dom, whose streets were not saturated with blood! Sir Walter Scott says, speaking of the Revolutionary Tribunal, "It requires an effort even to write that word, from the extremities of guilt and horror which it recalls.” "When Henry VIII. rouzed the fires of Smithfield, both against Protestant and Papist.... the association was consistency itself, compared to the scenes of the Revolutionary Tribunal, in which ....both sexes, and all ages, were involved in one general massacre, and sent to execution, by scores, together, and on the same sledge." "The quantity of blood which it caused to be shed was something unheard of, even during the prescriptions of the Roman Empire." "Those who witnessed the tragedies which then occurred, look back upon that period as the delirium of a national fever, filled with visions_too horrible and painful for recollection." Speaking of Carrier at Nantes, he says, "he might have summoned hell to match his cruelty, without a demon venturing to answer his challenge." "Blood" indeed, he says, they saw "stream in such quantities, that it was necessary to make an artificial conduit to carry it off.”

Thus the dreadful scene of retribution and vengeance BEGAN, and but began:-the blood of the martyrs of Jesus, shed on so many occasions by this guilty land, was to be avenged, not by one, but by a round of judgments. This un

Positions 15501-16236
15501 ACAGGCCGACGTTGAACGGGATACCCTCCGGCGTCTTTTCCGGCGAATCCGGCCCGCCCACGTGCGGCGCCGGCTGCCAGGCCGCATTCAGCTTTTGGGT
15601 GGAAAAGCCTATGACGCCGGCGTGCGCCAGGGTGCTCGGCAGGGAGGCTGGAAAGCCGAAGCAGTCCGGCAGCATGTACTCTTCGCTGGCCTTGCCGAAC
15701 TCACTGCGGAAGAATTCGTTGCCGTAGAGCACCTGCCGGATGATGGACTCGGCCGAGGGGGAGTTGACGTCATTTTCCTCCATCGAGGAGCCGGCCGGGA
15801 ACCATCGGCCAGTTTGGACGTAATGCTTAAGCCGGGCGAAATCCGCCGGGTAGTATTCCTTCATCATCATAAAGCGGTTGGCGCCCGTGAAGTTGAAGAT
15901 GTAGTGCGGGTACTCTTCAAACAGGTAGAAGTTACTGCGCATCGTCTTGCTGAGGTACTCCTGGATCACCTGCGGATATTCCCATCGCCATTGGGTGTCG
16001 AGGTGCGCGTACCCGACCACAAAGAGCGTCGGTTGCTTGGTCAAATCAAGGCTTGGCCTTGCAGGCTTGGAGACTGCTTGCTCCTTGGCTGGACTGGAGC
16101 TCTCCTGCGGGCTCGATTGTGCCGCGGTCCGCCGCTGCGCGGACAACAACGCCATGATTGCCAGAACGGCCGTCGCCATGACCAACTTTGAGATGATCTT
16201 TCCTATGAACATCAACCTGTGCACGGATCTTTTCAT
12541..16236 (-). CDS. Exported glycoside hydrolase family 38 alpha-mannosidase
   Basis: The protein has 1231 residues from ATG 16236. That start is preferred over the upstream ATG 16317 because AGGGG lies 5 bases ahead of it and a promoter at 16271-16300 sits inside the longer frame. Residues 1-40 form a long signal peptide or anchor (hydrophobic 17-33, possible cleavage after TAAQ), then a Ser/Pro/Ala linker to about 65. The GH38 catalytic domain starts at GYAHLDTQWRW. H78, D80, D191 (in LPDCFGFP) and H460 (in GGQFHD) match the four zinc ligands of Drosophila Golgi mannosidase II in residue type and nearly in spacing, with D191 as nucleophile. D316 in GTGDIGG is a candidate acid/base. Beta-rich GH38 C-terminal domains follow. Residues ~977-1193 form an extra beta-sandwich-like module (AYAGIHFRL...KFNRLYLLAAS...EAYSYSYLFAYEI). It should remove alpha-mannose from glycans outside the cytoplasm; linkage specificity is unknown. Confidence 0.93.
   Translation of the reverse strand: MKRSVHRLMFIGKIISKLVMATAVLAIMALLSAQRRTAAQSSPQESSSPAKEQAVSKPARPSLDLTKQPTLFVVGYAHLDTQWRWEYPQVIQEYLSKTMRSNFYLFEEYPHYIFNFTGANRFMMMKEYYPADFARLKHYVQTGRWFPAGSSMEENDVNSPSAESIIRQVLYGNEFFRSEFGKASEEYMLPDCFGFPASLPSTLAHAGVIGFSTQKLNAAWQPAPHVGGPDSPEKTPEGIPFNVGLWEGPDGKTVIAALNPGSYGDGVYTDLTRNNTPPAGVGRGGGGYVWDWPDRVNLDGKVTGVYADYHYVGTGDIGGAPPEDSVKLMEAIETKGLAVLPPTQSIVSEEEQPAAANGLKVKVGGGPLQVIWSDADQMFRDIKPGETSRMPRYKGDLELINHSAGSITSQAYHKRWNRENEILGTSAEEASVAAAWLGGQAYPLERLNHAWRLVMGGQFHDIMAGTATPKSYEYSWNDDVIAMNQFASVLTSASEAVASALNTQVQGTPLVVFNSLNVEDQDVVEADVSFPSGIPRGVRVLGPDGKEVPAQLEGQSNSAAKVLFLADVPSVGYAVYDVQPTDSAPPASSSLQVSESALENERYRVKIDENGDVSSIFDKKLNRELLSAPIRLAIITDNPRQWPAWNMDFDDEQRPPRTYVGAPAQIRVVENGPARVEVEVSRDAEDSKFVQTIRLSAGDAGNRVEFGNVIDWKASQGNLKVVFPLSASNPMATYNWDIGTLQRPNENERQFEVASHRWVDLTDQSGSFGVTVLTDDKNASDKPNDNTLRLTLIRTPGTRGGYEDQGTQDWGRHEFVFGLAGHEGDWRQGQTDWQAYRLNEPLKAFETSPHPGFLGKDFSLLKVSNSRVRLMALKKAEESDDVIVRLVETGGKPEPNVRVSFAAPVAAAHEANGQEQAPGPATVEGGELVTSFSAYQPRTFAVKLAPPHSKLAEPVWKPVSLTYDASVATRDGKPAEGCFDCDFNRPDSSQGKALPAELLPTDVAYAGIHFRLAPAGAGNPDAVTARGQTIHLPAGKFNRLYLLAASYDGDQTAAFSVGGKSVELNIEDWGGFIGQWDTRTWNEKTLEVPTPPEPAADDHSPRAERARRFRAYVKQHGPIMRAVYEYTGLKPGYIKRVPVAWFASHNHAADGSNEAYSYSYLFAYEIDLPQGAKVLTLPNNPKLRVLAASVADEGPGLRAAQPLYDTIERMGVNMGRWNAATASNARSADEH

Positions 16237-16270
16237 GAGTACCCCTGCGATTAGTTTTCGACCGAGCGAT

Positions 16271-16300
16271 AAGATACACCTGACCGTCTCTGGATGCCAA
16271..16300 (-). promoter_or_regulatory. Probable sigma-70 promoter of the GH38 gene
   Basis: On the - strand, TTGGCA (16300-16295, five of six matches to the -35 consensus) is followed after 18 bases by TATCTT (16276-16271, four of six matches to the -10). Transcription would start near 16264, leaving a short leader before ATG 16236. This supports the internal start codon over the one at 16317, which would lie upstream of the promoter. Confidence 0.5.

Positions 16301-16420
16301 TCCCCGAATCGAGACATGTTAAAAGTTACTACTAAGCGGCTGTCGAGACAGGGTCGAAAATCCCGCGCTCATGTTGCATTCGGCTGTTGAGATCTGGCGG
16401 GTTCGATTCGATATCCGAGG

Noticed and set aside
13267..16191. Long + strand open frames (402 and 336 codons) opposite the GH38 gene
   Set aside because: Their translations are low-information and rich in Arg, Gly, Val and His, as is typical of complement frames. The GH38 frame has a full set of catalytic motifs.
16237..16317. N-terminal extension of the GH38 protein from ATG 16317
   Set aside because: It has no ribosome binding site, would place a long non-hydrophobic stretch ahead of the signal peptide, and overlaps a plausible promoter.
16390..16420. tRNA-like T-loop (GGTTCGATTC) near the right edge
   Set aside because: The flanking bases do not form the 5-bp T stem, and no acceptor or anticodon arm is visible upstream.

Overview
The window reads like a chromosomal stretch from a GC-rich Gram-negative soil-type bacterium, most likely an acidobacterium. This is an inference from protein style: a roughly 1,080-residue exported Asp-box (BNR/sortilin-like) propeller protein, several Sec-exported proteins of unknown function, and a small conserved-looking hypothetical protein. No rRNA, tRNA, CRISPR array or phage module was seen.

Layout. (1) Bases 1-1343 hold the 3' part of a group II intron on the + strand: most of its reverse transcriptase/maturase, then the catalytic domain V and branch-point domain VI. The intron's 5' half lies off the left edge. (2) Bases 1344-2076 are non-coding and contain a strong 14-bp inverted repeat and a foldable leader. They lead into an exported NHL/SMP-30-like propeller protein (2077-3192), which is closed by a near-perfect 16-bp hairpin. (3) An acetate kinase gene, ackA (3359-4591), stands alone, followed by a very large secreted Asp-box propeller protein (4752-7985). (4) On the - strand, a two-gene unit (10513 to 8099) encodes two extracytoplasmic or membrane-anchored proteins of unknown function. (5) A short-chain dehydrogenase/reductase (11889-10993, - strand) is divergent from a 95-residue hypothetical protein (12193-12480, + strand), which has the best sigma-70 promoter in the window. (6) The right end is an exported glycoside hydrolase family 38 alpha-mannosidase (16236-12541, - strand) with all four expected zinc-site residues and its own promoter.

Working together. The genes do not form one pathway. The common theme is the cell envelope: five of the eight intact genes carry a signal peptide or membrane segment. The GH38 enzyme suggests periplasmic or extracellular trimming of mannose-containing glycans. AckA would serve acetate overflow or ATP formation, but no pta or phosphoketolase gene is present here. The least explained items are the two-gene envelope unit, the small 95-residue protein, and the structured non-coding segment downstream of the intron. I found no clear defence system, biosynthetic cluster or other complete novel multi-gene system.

heard-of state of things, in which "France had lost her king and nobles, her church and clergy, her judges, courts, and magistrates, her colonies and commerce "-in which "the greatest part of her statesmen, and men of note, had perished by proscription, and her orators' eloquence had been cut short by the guillotine,' was now to change, and a new scene was to be opened. After the fall of Robespierre, the terrors of the Revolution began to ebb and recede; and France, still possessed of one powerful engine, "her army and her ambition," was now to be the Lord's instrument of vengeance to other nations.-From 1793 to 1796.

3. "And the third angel poured out his vial upon the RIVERS and FOUNTAINS OF WATERS, and they became blood. And I heard the angel of the WATERS say, Thou art righteous, O Lord, which art, and wast, and shalt be, because thou hast judged thus. For they have shed the blood of saints and of prophets, and thou hast given them blood to drink; for they are worthy. And I heard another out of the altar say, Even so, Lord God Almighty, true and righteous are thy judgments."

By "rivers," I understand the RICHEST and most FERTILE parts of the empire; and by “fountains of waters," those parts or places which are more eminently the head-quarters, the principal possessions, sources of the revenues, and where the

treasures are deposited, of THE CHURCH; or, in other words, what especially belongs to ecclesiastical concerns, and chief ecclesiastical rulers. And by these being "turned into blood," that such places shall be the scenes of unusually murderous, cruel, and protracted warfare, attended with robbery, spoliation, and rapine.